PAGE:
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Montgomery

Montgomery eyes new nature park, recreational trail network

For years, greenspace advocates in Montgomery have eyed an extraordinary, city-owned property near downtown as a potential site for a new park. The proposed public space even has a name: Cypress Nature Park.

Others have longed for the city to create recreational trails that would better connect neighborhoods and capitalize on Montgomery’s historic and natural resources.

Those conversations are turning to action as the city, Montgomery County and a nonprofit group collaborate on a master plan for both Cypress Nature Park and a citywide trail network.

One piece in the puzzle could be under construction later this year: a new trailhead and small park north of downtown along the Alabama River near the Montgomery Marina/RV Park and famed Capitol City Oyster Bar. Plans call for constructing a bicycle and pedestrian path south from the trailhead, all the way back to the existing downtown Montgomery Riverwalk.

Meanwhile, the nonprofit River Region Trails expects to receive within a few weeks the first phase of a master plan for Cypress Nature Park and the trail network. The document, which is being prepared by a private consulting group, was funded in part by the nonprofit Alabama Power Foundation and will help guide the nonprofit trails organization and public officials on the best, next steps forward.

“We’re trying to get from knowing what this could be to defining what it should be, focusing on our overall goals for improving Montgomery,” said Will O’Connor, River Regions Trails executive director. “We want to build what we can build now to create momentum for more.”

At the heart of the parks/trails vision is the proposed Cypress Nature Park, a 260-acre parcel northeast of downtown, just north of the city’s historic Oakwood Cemetery. The parcel includes a stunning wetland area with mature black tupelo, water tupelo and bald cypress trees. From the wetland, the land rises 100 feet to a scenic bluff.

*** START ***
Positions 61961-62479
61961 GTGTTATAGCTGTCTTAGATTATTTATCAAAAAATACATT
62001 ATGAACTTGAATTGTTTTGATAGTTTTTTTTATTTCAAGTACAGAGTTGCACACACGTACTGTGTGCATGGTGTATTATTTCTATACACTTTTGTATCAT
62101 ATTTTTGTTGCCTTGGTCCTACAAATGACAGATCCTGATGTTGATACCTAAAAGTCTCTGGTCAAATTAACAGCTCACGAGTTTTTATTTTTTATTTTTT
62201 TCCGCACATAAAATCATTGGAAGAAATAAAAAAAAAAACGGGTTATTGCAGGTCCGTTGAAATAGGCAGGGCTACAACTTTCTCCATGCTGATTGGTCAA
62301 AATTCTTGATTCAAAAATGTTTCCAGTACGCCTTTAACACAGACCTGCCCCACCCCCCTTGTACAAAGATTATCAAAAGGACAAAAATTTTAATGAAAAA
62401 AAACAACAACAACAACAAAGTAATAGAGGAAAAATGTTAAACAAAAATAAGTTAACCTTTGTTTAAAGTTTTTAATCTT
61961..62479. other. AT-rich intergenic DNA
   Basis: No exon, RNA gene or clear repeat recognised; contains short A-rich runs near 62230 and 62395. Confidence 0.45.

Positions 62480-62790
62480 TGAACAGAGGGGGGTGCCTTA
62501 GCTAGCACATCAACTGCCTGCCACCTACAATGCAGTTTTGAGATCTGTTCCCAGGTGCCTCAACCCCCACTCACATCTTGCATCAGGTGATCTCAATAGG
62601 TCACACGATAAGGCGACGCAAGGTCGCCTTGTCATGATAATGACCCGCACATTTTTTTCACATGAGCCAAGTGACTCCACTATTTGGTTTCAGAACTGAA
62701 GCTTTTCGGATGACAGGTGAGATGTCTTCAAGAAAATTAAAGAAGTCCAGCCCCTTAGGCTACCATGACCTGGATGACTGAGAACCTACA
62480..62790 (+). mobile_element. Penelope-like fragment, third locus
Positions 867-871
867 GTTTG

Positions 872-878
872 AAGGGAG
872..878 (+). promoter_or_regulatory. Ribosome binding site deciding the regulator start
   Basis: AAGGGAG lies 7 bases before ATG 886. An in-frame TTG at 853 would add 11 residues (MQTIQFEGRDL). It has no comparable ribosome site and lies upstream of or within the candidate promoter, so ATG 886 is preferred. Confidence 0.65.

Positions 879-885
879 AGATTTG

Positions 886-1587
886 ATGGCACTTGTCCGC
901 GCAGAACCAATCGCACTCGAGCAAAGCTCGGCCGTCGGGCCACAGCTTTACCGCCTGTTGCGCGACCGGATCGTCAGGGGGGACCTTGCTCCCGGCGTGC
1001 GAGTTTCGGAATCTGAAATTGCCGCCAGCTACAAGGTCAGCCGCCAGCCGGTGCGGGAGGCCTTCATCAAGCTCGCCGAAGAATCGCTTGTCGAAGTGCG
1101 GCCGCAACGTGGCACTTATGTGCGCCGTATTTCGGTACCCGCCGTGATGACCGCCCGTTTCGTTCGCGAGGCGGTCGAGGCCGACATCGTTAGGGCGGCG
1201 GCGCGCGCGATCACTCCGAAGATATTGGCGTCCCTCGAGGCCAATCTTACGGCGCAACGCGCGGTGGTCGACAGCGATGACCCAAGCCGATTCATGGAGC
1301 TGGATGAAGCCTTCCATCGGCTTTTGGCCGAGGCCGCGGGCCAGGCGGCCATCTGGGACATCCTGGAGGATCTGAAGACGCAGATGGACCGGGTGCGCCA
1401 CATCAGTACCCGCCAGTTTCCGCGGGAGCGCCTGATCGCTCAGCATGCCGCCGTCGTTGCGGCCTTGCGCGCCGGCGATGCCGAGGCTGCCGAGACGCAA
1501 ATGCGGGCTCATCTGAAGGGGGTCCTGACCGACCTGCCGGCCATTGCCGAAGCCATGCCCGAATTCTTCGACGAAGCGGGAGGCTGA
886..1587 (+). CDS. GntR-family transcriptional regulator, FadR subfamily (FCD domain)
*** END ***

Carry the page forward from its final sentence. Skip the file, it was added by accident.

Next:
O’Connor said the qualities of the site indicate it may have once been part of the Alabama River, which now meanders past the city less than a mile away. The property is blessed with natural springs and seeps and is a haven for hundreds of species of birds, along with butterflies, a range of insects and invertebrates, and mammals, including racoon and deer.

He said few in town are aware of the site, although it is visited periodically by local college biology students. As a potential park, O’Connor and other advocates envision a host of amenities at the site, from a boardwalk trail through the wetlands, to hiking and biking trails, to interpretative signage and outdoor classrooms, making it a destination for environmental education. It would also be an amenity for a growing number of downtown loft and apartment dwellers.

“Most likely, the initial development focus would be the park,” O’Connor said, although the master plan will provide guidance. He said the initial hope is to begin development of the park in the next two years, with support from the city and other funders.

The bigger, long-term picture  – one that is likely take many years to refine and complete – envisions a 30-mile recreational trail, looping through multiple Montgomery neighborhoods and connecting to Cypress Nature Park. Tying into the “Loop” would be a network of smaller trails and sidewalks totaling 50 miles of pedestrian- and bicycle-friendly routes for the community.